E-mail: [email protected]

Nivedithaa Divakara

PhD Student

I am currently a doctoral candidate at LRF-CIBF. My research aims to elucidate the intricate mechanisms underpinning various health challenges prevalent in infants, such as allergies, infections, and nutritional deficiencies. With a special interest in fundamental science, I hope to use my knowledge to prevent/treat high-risk infants using colostrum-inspired bioactive derivatives. Proficient in a spectrum of wet-lab techniques, I specialize in the quantitative analysis of immune bioactive components present in breast milk. I am currently studying the importance of early life diet (colostrum) and its role in skin development. Among other contributions, I have been involved in the SYMBA Randomized Control Trial, investigating the effects of prebiotic supplementation in pregnant and lactating mothers on childhood allergy outcomes. Within this initiative, my responsibilities encompassed discerning the influence of prebiotics on the composition of breast milk. Additionally, I am also skilled in harnessing the power of data analytics tools such as R and R-Studio for comprehensive data analysis.

E-mail: [email protected]

Maheshwar Bhasin

PhD Student

I am a researcher, pursuing my PhD in Public Health and Medicine at CIBF. My current research, the “Colostrum Exclusivity for Early Development (CEED)” Study, focuses on establishing the benefits of exclusive colostrum feeding for healthy development. I am actively involved in educating future researchers in women's health. With a Master’s degree in medical biotechnology and over 5 years of experience as a Project Coordinator alongside of Managing the National human milk bank in India, I bring clinical expertise, infant feeding implementation strategies to facilitate the translation of the research.  My goal is to improve infant health outcomes through breastfeeding.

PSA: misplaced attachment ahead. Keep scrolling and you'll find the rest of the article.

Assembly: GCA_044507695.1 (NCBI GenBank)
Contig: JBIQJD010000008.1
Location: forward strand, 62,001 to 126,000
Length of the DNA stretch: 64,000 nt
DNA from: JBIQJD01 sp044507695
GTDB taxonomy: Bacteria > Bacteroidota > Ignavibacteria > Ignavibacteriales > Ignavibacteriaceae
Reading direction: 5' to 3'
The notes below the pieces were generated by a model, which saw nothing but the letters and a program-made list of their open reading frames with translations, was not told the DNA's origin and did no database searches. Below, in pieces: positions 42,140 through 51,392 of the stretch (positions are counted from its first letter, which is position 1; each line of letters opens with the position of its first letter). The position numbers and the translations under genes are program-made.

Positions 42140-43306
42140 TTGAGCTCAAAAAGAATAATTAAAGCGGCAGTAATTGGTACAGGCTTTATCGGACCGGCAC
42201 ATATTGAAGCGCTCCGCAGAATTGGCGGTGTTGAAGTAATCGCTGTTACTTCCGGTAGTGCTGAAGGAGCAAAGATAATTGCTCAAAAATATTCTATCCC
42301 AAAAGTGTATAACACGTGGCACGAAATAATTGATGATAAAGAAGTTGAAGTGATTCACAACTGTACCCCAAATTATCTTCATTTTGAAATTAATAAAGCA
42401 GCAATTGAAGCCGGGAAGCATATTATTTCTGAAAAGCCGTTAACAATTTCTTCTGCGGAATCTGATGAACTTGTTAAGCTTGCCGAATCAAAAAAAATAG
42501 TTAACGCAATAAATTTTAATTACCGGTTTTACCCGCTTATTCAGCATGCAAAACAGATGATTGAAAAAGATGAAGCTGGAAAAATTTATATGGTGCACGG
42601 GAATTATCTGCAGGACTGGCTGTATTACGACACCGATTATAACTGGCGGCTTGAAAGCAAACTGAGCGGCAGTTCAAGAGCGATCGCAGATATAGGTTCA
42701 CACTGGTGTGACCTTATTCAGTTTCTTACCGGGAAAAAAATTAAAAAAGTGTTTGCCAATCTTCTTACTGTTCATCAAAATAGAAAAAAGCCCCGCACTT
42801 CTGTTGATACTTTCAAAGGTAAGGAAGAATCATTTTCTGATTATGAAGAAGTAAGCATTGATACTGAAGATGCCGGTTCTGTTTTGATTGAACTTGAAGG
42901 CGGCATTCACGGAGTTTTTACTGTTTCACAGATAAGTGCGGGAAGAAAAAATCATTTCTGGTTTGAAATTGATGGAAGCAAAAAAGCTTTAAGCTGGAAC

E-mail: [email protected]

Savannah Machado

Research Assistant

As an enthusiastic research assistant at the LRF-CIBF, I have flourished in our dynamic environment. Beginning as a volunteer in 2019, I pursued a master's degree in Biomedical Science, and eventually transitioned into my current research assistant role. This journey has allowed me to delve deeper into exploring colostrum's role in food allergy prevention, with a current focus on the prevention of egg and peanut allergies, through pre-clinical models. Infant health and development have long been my primary research passions, driving my efforts to understand and promote early-life factors essential for optimal growth and disease prevention.

E-mail: [email protected]

Collaborators and funders

  • Global Human Milk Research Consortium (GHMRC)

    Our team is proud to be one of the five independent research centres that make up the prestigious Global Human Milk Research Consortium (GHMRC). Working together, we are committed to advancing the frontiers of human milk and breastfeeding research on a global scale, making a meaningful contribution to the UN Sustainable Development Goals and WHO Global Targets.

    Global Human Milk Research Consortium

  • The ORIGINS Project

    The ORIGINS Project is the largest study of its kind in Australia, following 10,000 children, from their time in the womb, over a decade to improve child and adult health. Our Centre has two ongoing sub-projects using the ORIGINS cohort: the GAP study (Gateway for Allergy Prevention) and CEED study (Colostrum Exclusivity and Early Development).

    The Origins Project

  • Our main collaborators
    • Public health - Pete Gething and Dr Susan Rumisha, Geospatial Health and Development team, TKI; Sofa Rahmania, PhD, UWA, Prof. Rosalind Gibson and Prof. Lisa Houghton, New Zealand.
    • Pediatricians - including Prof. Suzan Prescott (School of Pediatrics and Child Health, University of Western Australia, Perth, Australia), Dr. Ravisha Srinivasjois ( Joondalup Health Campus) Prof. Desiree Silva ( Telethon Kids Institute and Joondalup Health Campus);, Prof George du Toit (Kings College London, UK), Dr Stéphanie De Smet (Hopital de l’Archet, France)